Juneteenth, Emancipation, and Church Planting Today

Todd Rains
June 18, 2022

Thabiti Anyabwile and John Onwuchekwa recently wrote an opinion piece last year titled "We need a better strategy to plant Black and brown churches." The article, published originally on June 19th, traces the history of Black churches before and after emancipation—the central event celebrated by Juneteenth. Anyabwile and Onwuchekwa look at the parallels between then and now and call for a new understanding of church planting today for Black and brown communities.

Juneteenth Emancipation Day Celebration, June 19, 1900, Texas. (Austin History Center/Public Domain)
Image of a plaque from the First African Baptist Church in Savannah, GA

First African Baptist Church of North American (Bohemian Baltimore/CC BY-SA 4.0)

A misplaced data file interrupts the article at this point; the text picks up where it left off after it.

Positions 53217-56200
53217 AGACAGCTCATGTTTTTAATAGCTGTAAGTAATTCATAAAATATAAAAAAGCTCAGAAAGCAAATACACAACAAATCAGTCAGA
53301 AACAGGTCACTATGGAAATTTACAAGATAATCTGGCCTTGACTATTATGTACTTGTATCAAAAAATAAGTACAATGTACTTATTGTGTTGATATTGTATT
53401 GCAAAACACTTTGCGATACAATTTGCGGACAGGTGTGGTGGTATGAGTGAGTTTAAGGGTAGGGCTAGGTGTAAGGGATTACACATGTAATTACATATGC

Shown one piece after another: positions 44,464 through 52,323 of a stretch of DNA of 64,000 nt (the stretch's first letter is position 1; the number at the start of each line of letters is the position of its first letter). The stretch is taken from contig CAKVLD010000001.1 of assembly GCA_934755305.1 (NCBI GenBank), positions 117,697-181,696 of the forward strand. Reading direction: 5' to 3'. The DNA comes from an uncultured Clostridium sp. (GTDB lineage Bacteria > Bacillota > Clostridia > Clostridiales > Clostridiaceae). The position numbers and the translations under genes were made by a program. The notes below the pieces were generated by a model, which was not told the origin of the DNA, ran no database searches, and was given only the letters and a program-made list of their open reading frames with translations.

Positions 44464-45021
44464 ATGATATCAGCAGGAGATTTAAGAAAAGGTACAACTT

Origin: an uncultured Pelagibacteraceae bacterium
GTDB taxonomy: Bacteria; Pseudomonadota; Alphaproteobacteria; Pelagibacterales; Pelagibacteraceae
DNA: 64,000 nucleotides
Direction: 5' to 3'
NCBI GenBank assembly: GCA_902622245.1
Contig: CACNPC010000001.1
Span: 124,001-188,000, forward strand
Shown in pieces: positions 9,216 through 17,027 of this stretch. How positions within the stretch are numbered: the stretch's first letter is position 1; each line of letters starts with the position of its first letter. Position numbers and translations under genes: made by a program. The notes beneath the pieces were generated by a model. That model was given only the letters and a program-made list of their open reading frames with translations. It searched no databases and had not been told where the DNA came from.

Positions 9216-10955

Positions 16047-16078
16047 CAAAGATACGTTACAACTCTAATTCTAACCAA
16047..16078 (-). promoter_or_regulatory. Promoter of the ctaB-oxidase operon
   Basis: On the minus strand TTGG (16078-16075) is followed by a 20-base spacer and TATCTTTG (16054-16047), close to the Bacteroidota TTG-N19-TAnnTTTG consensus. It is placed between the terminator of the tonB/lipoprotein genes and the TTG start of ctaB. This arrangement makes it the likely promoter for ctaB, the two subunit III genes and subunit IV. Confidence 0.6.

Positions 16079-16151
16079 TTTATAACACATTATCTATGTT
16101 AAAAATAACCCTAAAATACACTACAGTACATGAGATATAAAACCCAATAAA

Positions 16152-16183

In the article, they argue that rather than embrace a multi-ethnic model of the church:

Black and brown communities need the freedom to plant gospel-preaching, neighbor-loving, justice-seeking churches responsive to their own contexts and needs, free from the white gaze.

They stress that this can lead to stronger, more engaged partnerships between churches in different communities that are all engaged in the same effort. In fact, this is what happened after emancipation. We recommend that you go read the article.

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